Mountainside Senior Living Dementia Unit Set to Open

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From left: Pat Hall, MSL; MSL administrator Sharon Britt; Leslie Reed of Twice As Nice thrift store; Fluvanna County supervisor Mozell Booker; Albemarle Supervisors chair Ann Mallek; Andrew Dracopoli of the Genans Foundation; Heather Hill, Charlottesville Vice Mayor (concealing Martin Silverman); Philip Sparks of the Perry Foundation; and Regina Kerns of JABA. Photo: Mike Marshall.

More than 30 local officials and others were on hand February 15 for a ribbon-cutting at Mountainside Senior Living that opened the facility’s new secure 20-bed dementia unit with 12 rooms. A renovation of the facility’s third floor converted it from assisted–living rooms and the new layout includes a “snoezelen room,” a room that accommodates two that’s set aside for alternative therapy—meaning not drugs—for patients that become over-stimulated. Plus, there’s a dining area with a long family-style dining table for communal meals and a large community room that looks out through panoramic windows on The Square, where there is usually an entertaining bustle to observe. The renovation also incorporated what were balconies into the reconfigured rooms. All rooms are secured and cameras monitor the halls and common areas.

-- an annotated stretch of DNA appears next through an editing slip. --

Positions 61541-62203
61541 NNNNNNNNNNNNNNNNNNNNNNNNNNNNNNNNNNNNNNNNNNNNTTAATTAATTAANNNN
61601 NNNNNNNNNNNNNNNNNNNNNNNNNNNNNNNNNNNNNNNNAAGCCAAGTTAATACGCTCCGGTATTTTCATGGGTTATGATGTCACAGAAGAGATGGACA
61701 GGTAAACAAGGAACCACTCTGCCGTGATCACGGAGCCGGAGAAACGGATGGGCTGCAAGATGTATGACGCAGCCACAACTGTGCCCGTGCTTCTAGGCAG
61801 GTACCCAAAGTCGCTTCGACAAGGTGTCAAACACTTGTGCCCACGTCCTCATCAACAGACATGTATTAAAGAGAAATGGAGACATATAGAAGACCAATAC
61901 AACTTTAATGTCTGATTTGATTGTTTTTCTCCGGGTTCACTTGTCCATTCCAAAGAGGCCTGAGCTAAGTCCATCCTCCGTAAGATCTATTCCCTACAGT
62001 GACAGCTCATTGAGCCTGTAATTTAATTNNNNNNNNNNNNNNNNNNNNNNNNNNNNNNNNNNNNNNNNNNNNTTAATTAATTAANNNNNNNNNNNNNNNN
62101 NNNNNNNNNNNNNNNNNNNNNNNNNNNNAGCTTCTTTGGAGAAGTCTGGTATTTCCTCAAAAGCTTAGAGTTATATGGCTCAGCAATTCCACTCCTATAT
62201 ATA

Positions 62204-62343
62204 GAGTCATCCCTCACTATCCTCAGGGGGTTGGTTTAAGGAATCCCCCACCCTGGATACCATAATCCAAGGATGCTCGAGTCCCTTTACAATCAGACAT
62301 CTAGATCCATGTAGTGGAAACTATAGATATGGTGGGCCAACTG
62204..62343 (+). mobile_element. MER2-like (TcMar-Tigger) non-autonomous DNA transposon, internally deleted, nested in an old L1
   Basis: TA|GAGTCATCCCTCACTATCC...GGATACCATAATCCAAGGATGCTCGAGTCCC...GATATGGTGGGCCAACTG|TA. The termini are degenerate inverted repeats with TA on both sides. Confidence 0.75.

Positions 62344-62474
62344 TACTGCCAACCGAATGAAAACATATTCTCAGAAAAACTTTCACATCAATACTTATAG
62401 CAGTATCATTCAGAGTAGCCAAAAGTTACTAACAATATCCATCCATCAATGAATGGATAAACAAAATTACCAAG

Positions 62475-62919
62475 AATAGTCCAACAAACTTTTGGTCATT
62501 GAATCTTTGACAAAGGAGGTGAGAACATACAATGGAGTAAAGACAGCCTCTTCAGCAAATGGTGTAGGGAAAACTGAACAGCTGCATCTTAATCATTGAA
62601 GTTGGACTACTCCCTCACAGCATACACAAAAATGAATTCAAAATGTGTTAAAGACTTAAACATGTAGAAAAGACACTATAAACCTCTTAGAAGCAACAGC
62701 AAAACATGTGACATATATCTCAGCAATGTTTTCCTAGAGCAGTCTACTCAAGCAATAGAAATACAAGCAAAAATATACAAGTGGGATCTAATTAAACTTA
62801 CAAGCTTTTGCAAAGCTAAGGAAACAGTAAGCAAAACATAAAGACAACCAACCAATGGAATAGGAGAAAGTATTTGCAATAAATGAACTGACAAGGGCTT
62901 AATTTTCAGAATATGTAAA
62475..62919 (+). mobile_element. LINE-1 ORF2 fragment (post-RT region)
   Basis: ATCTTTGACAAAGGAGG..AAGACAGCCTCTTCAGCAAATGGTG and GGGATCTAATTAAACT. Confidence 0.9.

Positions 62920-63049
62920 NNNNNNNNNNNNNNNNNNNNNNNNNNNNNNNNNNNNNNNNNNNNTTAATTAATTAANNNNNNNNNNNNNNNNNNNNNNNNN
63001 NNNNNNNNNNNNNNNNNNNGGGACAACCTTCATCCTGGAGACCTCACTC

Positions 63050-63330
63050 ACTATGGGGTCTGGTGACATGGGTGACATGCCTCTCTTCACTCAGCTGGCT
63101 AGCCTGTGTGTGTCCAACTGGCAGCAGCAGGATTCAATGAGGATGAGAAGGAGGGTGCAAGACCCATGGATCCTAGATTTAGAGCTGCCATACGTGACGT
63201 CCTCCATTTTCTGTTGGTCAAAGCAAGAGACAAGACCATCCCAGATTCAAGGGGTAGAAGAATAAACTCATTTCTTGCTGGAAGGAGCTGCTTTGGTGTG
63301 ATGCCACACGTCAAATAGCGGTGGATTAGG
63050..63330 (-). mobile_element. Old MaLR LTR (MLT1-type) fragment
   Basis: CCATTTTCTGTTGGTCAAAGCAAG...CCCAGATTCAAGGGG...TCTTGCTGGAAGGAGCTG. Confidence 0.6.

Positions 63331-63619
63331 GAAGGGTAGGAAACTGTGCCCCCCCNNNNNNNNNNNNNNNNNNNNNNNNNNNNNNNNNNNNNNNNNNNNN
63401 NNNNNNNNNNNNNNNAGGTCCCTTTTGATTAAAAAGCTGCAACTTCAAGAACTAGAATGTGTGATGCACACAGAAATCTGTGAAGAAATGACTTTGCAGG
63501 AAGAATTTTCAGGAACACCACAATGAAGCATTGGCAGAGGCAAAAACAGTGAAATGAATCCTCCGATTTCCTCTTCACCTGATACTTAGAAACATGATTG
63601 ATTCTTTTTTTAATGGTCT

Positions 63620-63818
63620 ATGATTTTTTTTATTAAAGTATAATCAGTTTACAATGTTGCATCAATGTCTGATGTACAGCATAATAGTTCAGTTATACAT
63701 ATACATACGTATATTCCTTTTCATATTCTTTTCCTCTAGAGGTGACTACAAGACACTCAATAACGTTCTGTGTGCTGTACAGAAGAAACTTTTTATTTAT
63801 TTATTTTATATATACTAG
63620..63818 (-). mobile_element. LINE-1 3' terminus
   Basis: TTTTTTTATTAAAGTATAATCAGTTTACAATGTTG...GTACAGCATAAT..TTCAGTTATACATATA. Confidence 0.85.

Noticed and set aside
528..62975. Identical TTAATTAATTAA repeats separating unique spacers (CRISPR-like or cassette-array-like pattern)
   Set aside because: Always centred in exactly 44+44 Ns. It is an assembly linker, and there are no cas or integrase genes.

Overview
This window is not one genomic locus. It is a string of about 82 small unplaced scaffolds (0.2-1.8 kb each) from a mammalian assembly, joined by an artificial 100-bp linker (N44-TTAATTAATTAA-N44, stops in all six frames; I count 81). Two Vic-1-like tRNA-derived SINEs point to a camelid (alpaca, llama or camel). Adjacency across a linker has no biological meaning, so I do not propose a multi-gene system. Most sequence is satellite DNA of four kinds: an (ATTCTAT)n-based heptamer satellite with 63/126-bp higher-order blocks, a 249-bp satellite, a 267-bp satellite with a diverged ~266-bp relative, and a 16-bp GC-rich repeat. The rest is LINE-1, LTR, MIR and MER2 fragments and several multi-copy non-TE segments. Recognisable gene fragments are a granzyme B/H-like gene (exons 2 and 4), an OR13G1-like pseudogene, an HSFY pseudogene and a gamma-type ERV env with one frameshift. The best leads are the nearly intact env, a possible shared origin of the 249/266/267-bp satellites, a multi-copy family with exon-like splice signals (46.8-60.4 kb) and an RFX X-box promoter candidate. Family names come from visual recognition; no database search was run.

“I realize how hard everyone has worked,” said Jefferson Area Board for Aging executive director Marta Keene. “I’m amazed at what this has turned out to be. So many of our residents have been moving out because we didn’t have a memory unit, and when we did a market study, we realized there is a bigger need. ”

“It’s a proud moment for the community, said Martin Silverman, the chair of the Jefferson Elder Care board, which oversees MSL on behalf of JABA. “The board had the vision to transform the third floor. We’ll be applying best practices. We’re committed to providing the assistance our residents need.” He thanked donors to the project as well as those who helped the facility replace its elevators.

From left: Regina Kerns of JABA with Mountainside staff members Trina Murphy, Kati Decker, and Sharon Britt in the new Blue Ridge Neighborhood at Mountainside. Photo: Mike Marshall.

The unit has a small kitchen area and two refrigerators, though all meals are brought up from the main kitchen. Each work shift will include a nurse and two aides.

There will be activities suited to the patients. “We’ll use what we call positive approaches rather than medications to control behaviors,” said Sharon Britt, Mountainside’s administrator. “If they like to clean, they can clean. If they like to file things, they can file. We’ll follow their lead.” Patients can also be escorted to the facility’s “back yard” for time outdoors.

The private rooms (three) are $5,500 per month and semi-private rooms go for $4,800. Half the beds are spoken for.

Community dining table at the Mountainside memory-care unit. Photo: Mike Marshall.

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